Now you see me, now you don’t: Practicing good transparency (Part 1)

It’s not always easy to be an open book. However, history shows that dishonesty and secrecy usually ends up costing more when the public finds out later. Like an overripe piece of fruit, the longer a lie is kept the fouler it will taste when someone finally has to take a bite.

Volkswagen AG took a big bite of a rotten apple in 2015 due to its lack of transparency turning into a large-scale scandal of catastrophic proportions. Trying to cut corners, VW created what it call the “defeat device” which was designed to cheat emissions tests. When discovered in September 2015, VW understated the fuel consumption of 800,000 cars that it sold in Europe and 11 million worldwide. The U.S. Environmental Protection Agency caught VW in its dupe forcing it to face fines and lawsuits that will end up costing it billions of dollars not to mention a drastic drop in stock value. This could only be the tip of the iceberg as further investigations may reveal a wider range of problems regarding emissions and fuel efficiency that officials have not yet addressed. Becoming transparent may be VW’s last chance at redeeming itself.

Volkswagen stocks plummeted after the scandal was revealed. Constant transparency is the key to long-term success. (Photo courtesy of Thomson Reuters, the Economist)

Volkswagen stocks plummeted after the scandal was revealed. Constant transparency is the key to long-term success. (Photo courtesy of Thomson Reuters, the Economist)

Of course, people could argue that being transparent would have caused just as much harm. This may be true, but transparency looks a lot better in the long run. An important part of transparency is revealing information that affects key publics. Early transparency about issues that occur allows the organization to take the bull by the horns and show the public that they are taking action against misdeeds. James L. Horton, from Marston Strategic Communications, said that it provides a teaching moment for the company and anyone involved about the consequences of going against what is lawful and right. This is much better than being caught with your hand in the cookie jar, which completely destroys a relationship of trust. VW was caught red-handed with nothing to do but take the blow full on.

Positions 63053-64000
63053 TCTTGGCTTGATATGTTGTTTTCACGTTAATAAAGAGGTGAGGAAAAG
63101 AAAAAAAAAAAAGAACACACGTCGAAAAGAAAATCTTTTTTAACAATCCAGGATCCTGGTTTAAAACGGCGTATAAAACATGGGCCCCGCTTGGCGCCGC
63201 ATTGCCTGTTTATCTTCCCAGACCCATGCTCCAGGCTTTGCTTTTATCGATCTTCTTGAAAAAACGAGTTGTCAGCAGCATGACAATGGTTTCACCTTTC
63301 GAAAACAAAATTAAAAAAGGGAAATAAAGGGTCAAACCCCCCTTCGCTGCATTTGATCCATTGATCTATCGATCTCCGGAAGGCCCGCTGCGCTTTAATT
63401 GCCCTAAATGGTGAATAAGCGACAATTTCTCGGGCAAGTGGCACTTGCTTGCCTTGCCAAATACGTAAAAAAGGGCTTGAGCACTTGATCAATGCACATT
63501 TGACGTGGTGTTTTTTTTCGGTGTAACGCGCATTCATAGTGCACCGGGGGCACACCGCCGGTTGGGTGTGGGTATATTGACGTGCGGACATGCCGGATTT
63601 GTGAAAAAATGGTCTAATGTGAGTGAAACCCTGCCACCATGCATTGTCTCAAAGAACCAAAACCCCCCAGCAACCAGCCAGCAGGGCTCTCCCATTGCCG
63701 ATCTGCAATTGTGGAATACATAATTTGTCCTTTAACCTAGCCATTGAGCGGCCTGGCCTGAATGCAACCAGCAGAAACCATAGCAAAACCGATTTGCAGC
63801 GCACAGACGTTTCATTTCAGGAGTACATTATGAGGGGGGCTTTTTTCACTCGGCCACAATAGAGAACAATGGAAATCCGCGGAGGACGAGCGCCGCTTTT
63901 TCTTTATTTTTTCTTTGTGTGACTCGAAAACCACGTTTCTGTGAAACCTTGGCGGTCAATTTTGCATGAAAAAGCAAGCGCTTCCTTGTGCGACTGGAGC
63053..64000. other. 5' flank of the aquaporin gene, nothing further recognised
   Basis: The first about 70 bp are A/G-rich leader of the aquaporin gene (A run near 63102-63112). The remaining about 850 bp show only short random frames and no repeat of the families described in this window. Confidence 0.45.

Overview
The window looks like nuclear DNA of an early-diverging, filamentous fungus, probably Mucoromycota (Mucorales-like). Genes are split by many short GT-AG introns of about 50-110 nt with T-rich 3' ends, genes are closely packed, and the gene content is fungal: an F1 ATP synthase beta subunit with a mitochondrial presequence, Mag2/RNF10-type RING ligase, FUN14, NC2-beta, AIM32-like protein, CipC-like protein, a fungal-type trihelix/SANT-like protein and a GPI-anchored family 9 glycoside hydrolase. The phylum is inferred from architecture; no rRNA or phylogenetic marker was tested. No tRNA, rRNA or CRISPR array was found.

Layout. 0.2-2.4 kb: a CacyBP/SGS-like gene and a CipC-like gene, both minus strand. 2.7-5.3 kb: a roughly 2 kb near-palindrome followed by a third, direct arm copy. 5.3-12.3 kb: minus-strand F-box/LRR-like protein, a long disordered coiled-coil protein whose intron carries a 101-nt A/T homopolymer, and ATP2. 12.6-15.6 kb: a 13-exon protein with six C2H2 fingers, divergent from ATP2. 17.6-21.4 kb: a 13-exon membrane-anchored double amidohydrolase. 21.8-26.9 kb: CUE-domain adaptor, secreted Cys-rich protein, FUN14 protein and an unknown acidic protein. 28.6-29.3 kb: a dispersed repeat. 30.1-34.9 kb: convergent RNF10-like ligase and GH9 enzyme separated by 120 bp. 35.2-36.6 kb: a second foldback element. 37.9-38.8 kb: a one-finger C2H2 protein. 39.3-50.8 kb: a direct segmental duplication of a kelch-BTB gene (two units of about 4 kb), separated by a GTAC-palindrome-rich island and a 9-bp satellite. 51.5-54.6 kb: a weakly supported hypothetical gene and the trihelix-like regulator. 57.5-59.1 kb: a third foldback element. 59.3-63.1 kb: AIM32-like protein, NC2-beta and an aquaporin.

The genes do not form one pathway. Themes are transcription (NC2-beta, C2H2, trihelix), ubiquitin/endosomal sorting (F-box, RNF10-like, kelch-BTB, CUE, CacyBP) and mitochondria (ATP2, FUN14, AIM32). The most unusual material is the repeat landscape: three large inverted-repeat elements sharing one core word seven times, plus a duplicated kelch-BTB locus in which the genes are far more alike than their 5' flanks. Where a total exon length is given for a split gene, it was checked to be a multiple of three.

Communication is key to transparency. Letting publics know about a company’s activities keeps that organization honest and trustworthy. There are organizations that decide that a “no comment” policy is the best PR approach. In the eyes of the masses, “no comment” often means that there is something to hide. Keeping secrets from people about actions and information that they desire to know fosters an environment of suspicion. Suspicion leads to a lack of respect and ultimately trust. Consumers are going to look to the competition for what they want and need.

So why is transparency so important in an organization? It comes down to the fact that humans naturally lie. While an organization might be honorable in the public eye, fallible people make up that organization. Creating a culture of transparency, that is, regularly implementing transparency in communications helps to fix any kind of crisis before it happens. When an organization communicates well and often with their key publics, those publics will be prepared to be more forgiving. Transparency will show that even when the times get tough for an organization, that organization seeks to always do the right thing and fix its mistakes.

Transparency will be a protection from organizations digging a deeper hole to bury themselves in. The best protection in a crisis is not to hide the truth, but to call it out with a plan to right what had been wrong. A culture of transparency can also be used to improve service and customer loyalty. Society today pushes for transparency and is the reason that transparency leads to long-term success.

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